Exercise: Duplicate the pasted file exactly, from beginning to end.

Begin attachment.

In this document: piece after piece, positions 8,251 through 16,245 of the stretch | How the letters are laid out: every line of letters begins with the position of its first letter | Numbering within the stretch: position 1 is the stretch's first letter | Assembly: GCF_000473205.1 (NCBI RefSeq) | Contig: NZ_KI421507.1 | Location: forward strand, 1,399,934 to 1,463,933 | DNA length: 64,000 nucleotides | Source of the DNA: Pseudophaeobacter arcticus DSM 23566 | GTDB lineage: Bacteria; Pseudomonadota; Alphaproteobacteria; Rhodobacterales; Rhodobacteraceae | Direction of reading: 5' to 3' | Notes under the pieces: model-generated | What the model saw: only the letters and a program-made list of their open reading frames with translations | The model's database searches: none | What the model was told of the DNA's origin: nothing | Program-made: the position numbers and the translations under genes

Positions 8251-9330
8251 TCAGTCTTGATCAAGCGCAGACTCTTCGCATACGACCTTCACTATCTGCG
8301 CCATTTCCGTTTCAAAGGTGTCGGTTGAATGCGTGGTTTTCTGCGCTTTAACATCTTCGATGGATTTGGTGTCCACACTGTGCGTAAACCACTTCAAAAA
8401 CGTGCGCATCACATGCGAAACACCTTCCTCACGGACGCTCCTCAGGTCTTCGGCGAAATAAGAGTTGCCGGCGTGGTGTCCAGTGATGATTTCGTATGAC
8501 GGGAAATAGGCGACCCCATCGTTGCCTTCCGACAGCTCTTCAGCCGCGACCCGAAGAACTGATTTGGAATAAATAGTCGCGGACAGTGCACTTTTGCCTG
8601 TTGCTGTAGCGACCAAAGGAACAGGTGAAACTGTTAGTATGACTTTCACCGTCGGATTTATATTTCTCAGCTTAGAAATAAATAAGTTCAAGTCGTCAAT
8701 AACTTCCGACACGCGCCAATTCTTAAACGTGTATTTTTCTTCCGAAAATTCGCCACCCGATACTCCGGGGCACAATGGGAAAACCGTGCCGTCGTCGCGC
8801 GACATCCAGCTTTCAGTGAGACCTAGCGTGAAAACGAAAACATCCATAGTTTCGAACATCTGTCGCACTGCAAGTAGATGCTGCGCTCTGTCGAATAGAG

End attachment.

In this document: piece after piece, positions 8,251 through 16,245 of the stretch | How the letters are laid out: every line of letters begins with the position of its first letter | Numbering within the stretch: position 1 is the stretch's first letter | Assembly: GCF_000473205.1 (NCBI RefSeq) | Contig: NZ_KI421507.1 | Location: forward strand, 1,399,934 to 1,463,933 | DNA length: 64,000 nucleotides | Source of the DNA: Pseudophaeobacter arcticus DSM 23566 | GTDB lineage: Bacteria; Pseudomonadota; Alphaproteobacteria; Rhodobacterales; Rhodobacteraceae | Direction of reading: 5' to 3' | Notes under the pieces: model-generated | What the model saw: only the letters and a program-made list of their open reading frames with translations | The model's database searches: none | What the model was told of the DNA's origin: nothing | Program-made: the position numbers and the translations under genes

Positions 8251-9330
8251 TCAGTCTTGATCAAGCGCAGACTCTTCGCATACGACCTTCACTATCTGCG
8301 CCATTTCCGTTTCAAAGGTGTCGGTTGAATGCGTGGTTTTCTGCGCTTTAACATCTTCGATGGATTTGGTGTCCACACTGTGCGTAAACCACTTCAAAAA
8401 CGTGCGCATCACATGCGAAACACCTTCCTCACGGACGCTCCTCAGGTCTTCGGCGAAATAAGAGTTGCCGGCGTGGTGTCCAGTGATGATTTCGTATGAC
8501 GGGAAATAGGCGACCCCATCGTTGCCTTCCGACAGCTCTTCAGCCGCGACCCGAAGAACTGATTTGGAATAAATAGTCGCGGACAGTGCACTTTTGCCTG
8601 TTGCTGTAGCGACCAAAGGAACAGGTGAAACTGTTAGTATGACTTTCACCGTCGGATTTATATTTCTCAGCTTAGAAATAAATAAGTTCAAGTCGTCAAT
8701 AACTTCCGACACGCGCCAATTCTTAAACGTGTATTTTTCTTCCGAAAATTCGCCACCCGATACTCCGGGGCACAATGGGAAAACCGTGCCGTCGTCGCGC
8801 GACATCCAGCTTTCAGTGAGACCTAGCGTGAAAACGAAAACATCCATAGTTTCGAACATCTGTCGCACTGCAAGTAGATGCTGCGCTCTGTCGAATAGAG